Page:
Mind the (funding) gap, next stop: Making some extra money

Daniel Pulido's picture
Also available in: Español
Follow the authors on Twitter: @danpulido and @IrenePortabales

A branded metro station in Madrid
Most metro systems around the world are unable to cover their operating costs with fare box revenues, let alone fund capital expenditures. According to data from international benchmarking programs CoMET and Nova, tariff revenues cover an average 75% of operating costs, while other commercial revenues provide about 15%, resulting in an operating deficit of 10%. Similarly, a back of the envelope exercise that we conducted for Latin American metro companies showed that these had an average operating deficit of 10% in 2012. When including capital expenditures, this deficit grew to 30%. There are of course examples of metro systems that do recoup their operating costs, such as Santiago de Chile and Hong Kong, but others like the Mexico City Metro only cover half of their operating expenses with fare revenues. We should all mind this funding gap as it is a significant impediment to maintaining service quality and addressing growing urban mobility needs.

Unfortunately, the underfunding of transit systems can become chronic as public budgets are under growing pressure and the most direct solutions for increasing revenues are hard to implement: increasing fares, for instance, has proved to be politically difficult and disproportionately affects the poor, who use public transport the most; and charging a price that fully covers the social cost of private vehicle usage (i.e., congestion charges) as a way to fund transit is also politically sensitive.

In that context, transit operators are increasingly looking at new ways to tap additional sources of commercial revenue and make up for funding shortfalls, often through agreements with the private sector. Although most examples are concentrated in developed countries, some metro systems in Latin America and the developing world are looking at ways to increase non-tariff revenues:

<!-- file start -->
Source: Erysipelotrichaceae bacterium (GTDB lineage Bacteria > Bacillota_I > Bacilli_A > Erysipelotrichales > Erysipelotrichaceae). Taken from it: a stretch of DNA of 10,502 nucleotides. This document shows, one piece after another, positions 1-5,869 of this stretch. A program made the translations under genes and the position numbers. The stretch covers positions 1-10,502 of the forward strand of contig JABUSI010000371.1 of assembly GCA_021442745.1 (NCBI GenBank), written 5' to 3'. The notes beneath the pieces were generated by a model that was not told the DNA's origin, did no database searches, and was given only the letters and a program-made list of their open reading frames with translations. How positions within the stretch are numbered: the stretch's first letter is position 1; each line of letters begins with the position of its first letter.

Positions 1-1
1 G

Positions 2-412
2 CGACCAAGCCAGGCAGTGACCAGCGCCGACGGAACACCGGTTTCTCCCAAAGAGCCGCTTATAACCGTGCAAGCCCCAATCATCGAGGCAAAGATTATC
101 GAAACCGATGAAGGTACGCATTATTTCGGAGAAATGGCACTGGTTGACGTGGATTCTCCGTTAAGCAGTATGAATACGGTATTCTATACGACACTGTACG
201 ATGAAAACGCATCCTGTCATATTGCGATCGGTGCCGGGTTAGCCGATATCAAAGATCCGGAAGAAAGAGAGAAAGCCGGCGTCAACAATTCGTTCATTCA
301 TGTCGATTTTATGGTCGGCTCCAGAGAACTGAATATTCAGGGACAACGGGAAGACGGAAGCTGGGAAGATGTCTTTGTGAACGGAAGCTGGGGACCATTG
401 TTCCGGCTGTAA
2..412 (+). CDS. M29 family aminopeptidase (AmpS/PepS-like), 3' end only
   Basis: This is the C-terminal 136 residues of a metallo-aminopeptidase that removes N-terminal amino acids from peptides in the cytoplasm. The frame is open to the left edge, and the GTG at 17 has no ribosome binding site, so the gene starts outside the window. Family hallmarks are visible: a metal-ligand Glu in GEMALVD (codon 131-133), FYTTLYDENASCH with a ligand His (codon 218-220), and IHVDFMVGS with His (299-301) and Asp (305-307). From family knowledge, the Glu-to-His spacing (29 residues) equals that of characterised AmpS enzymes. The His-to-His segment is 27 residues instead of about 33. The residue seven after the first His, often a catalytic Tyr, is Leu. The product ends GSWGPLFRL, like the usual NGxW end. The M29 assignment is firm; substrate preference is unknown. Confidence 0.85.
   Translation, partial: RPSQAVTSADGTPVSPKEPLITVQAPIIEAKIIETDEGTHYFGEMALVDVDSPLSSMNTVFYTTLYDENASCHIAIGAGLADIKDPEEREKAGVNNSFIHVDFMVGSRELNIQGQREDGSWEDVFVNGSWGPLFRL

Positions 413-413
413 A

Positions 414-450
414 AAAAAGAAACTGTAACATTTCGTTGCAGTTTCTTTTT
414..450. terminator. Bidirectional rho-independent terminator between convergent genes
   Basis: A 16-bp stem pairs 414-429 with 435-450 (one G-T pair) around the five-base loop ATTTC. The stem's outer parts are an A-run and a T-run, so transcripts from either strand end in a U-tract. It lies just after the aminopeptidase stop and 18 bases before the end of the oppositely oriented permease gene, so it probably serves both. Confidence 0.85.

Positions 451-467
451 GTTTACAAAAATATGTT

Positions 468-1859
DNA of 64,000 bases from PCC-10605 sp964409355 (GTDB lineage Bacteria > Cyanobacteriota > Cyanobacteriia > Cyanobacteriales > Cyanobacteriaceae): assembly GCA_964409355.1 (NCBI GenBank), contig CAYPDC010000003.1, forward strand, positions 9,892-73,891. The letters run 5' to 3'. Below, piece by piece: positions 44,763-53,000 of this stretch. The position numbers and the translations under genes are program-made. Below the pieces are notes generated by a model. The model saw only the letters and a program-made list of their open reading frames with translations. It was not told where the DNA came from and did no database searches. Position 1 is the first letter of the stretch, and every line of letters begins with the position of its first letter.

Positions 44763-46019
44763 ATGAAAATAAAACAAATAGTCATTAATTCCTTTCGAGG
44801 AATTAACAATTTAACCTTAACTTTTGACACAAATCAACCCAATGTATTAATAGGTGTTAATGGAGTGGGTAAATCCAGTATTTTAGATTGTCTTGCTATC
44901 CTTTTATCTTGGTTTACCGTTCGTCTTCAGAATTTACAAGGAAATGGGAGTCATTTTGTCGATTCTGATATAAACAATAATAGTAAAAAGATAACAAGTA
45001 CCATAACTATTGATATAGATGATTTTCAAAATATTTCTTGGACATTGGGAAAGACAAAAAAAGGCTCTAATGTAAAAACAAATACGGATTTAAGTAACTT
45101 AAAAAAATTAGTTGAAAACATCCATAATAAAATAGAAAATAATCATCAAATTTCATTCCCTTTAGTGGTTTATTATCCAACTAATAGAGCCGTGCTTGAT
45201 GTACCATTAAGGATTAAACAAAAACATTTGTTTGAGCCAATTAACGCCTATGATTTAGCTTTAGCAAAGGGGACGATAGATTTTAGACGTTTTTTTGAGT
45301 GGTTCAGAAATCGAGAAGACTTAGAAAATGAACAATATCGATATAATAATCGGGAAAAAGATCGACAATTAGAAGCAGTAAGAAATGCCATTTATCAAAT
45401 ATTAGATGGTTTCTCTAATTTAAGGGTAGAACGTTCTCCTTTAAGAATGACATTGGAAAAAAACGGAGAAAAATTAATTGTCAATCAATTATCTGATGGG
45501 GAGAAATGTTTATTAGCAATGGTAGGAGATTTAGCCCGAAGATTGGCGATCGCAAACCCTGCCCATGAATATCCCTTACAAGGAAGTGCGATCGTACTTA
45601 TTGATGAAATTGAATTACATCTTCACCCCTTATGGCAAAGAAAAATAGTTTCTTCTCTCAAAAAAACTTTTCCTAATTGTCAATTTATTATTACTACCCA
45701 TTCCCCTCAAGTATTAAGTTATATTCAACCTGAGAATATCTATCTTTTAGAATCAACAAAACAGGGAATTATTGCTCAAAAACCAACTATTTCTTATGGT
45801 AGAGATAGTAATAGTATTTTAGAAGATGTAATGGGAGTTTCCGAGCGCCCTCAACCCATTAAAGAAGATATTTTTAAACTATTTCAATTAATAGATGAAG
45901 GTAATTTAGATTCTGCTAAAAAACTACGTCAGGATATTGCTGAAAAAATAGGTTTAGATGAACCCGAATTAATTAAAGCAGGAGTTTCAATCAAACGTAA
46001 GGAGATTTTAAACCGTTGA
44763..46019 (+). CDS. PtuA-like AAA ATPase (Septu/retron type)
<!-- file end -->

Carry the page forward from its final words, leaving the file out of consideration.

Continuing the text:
The 10-Cent GPS

Holly Krambeck's picture

We know that technology is not a panacea, that gadgetry and software are not always the right solutions for our transport problems. But how do we know – really know -- when technology is truly the wrong way to go – when, say, using an old-fashioned compass is genuinely better than a GPS?

Thanks to blogger Sebastiao Ferreira, writing for MIT’s CoLab Radio, I have learned about an intriguing phenomenon in Lima, where entrepreneur data collectors, named dateros, stand with clipboards along frequented informal microbus routes, collecting data on headways, passenger counts, and vehicle occupancy levels. The microbus drivers pay dateros about 10-cents per instant update, and they use the information to adjust their driving speed.  For example, if there is a full bus only a minute ahead of the driver’s vehicle, the driver will slow down, hoping to collect more passengers further down the route. In informal transit systems, where drivers’ incomes are directly tied to passenger counts, paying dateros is a good investment (Photo from MIT CoLab Radio).

If you think about it, use of dateros could be more efficient than traditional schedule or GPS-based dispatch, because the headways are dynamically and continuously updated to optimize the number of passengers transported at any given time of day.  According to Jeff Warren (a DIY cartography pioneer), the dateros have been praised as the “natural database, an ‘informal bank’ of transportation optimization data.”

Does this little-known practice call into question our traditional prescription for high-tech solutions to bus dispatch?